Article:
9 — Street Scene (1947): Kurt Weill emigrated from Germany to America in hopes of having a career on Broadway, yes, but he wanted to write an opera, too. He did both by virtue of this work.
10 — Finian’s Rainbow (1947): The original cast album mentions Carmen Miranda, but by the time of the 1960 revival, she had died, so lyricist E.Y. Harburg created a new rhyme using Zsa Zsa Gabor. Given what happened on Dec. 18, we wish he were still around to write a new couplet.
11 — Pacific Overtures (1976): Yes, it was Sondheim’s shortest-running musical during his golden 1970s, but it’s still a masterpiece. Listen while wearing a bowler hat and drinking some unpoisoned chrysanthemum tea.
12 – Hello, Lola (1926): This version of Booth Tarkington’s Seventeen opened well before the advent of the original cast album. The consolation is that the 1951 version actually called Seventeen is available. See if you can stop playing “I Could Get Married Today” after you hear it once.
13 — Bye Bye Bonnie (1927): This was too early for a cast album, too. So play Bye Bye Birdie. In addition to the similar titles, they have another commonality, for both take place in mythical small towns: Sweet Apple, Ohio for Birdie and Shrivelton, New Jersey for Bonnie.
14 — Fosse (1999): Bob’s first all-dance show — Dancin’ in 1977 – is the longest-running original Broadway production to not get recorded. Luckily, the same mistake wasn’t made with this Tony-winner.
15 — Two musicals — Cinderella (1855) and Little Red Riding Hood (1872) opened on this date, so while we’re waiting for their studio cast albums, play Into the Woods. Any why not play “On the Steps of the Palace” on your mobile listening device while you wait in line to buy tickets to Sunset Boulevard?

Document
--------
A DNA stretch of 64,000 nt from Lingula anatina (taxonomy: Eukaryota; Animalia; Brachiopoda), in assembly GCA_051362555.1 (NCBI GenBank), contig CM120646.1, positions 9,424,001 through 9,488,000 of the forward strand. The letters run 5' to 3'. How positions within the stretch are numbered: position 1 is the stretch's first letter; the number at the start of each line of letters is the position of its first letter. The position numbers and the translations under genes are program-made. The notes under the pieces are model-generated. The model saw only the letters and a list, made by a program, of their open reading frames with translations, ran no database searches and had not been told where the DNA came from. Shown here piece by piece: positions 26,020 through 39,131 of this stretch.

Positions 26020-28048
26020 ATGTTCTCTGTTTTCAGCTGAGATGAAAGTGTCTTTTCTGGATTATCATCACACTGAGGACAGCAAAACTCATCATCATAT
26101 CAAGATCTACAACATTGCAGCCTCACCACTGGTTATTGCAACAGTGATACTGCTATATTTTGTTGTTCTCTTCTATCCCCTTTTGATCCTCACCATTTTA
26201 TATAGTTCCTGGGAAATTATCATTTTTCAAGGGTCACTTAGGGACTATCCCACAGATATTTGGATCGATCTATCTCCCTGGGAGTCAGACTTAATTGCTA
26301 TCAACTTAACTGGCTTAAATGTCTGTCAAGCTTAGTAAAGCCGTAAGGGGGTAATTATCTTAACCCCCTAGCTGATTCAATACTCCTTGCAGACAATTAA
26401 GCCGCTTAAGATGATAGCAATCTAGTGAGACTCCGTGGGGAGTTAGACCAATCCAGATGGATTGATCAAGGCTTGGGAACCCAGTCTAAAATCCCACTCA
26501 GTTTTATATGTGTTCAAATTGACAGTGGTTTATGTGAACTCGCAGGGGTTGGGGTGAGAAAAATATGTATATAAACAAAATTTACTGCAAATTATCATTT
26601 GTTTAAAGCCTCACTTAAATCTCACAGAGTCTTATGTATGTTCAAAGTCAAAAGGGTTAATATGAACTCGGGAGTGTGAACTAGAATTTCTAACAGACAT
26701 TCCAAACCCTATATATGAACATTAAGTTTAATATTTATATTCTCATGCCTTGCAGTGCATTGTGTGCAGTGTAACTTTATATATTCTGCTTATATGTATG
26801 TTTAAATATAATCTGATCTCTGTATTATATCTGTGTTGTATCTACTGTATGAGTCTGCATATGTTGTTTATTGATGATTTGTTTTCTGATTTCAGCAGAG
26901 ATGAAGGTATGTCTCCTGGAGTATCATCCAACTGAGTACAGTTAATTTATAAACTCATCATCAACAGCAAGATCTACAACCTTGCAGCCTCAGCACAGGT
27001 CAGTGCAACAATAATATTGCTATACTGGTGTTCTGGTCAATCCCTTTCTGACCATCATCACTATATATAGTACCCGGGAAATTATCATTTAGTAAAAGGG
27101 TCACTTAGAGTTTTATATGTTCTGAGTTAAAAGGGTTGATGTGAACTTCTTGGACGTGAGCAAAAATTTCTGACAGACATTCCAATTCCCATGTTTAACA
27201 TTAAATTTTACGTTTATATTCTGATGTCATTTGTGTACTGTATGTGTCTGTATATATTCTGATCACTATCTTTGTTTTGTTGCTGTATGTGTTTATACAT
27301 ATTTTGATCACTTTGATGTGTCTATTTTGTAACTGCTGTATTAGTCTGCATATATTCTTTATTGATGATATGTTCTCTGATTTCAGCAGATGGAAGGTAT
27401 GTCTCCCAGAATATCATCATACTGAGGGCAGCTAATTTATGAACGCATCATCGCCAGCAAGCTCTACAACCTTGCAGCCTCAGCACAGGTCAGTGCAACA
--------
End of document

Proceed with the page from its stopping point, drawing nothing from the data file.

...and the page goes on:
16 — Hello, Dolly! (1964): Carol Channing, Mary Martin or Pearl Bailey? I say Martin’s the best of the three. Too bad, though, there’s no official recording of the last Dolly: Ethel Merman. The irony is that the musical originally written for her opened without her on her birthday.
17 — The Man Who Killed Lincoln (1940): Nobody who attended any of the play’s five performances would have believed that a half-century later someone would be writing songs for John Wilkes Booth. But Stephen Sondheim, creator of Assassins, isn’t just “someone.”
18 — Ragtime (1998): This is many people’s choice as The Last Great Broadway Musical. If you don’t have much time to spare, play the single disc version, but you really would be well-advised to make time for the stunning two-disc set.
19 — No, No, Nanette (1971): Here’s the show that truly started the vogue for revivals – which spurred the original producer to give us Irene, too. In case you can’t find Walter Kerr’s rave about Helen Gallagher’s “Too Many Rings around Rosie,” you’ll understand his enthusiasm once you hear it for yourself.
20 — The Ritz (1975): Rita Moreno won a Tony for playing the tone-deaf Googie Gomez, whose rendition of “Everything’s Coming Up Roses” must be heard to be believed. (Happily, it’s hilariously preserved on the 1976 film version.) Needless to say, Ethel Merman and Angela Lansbury did it better.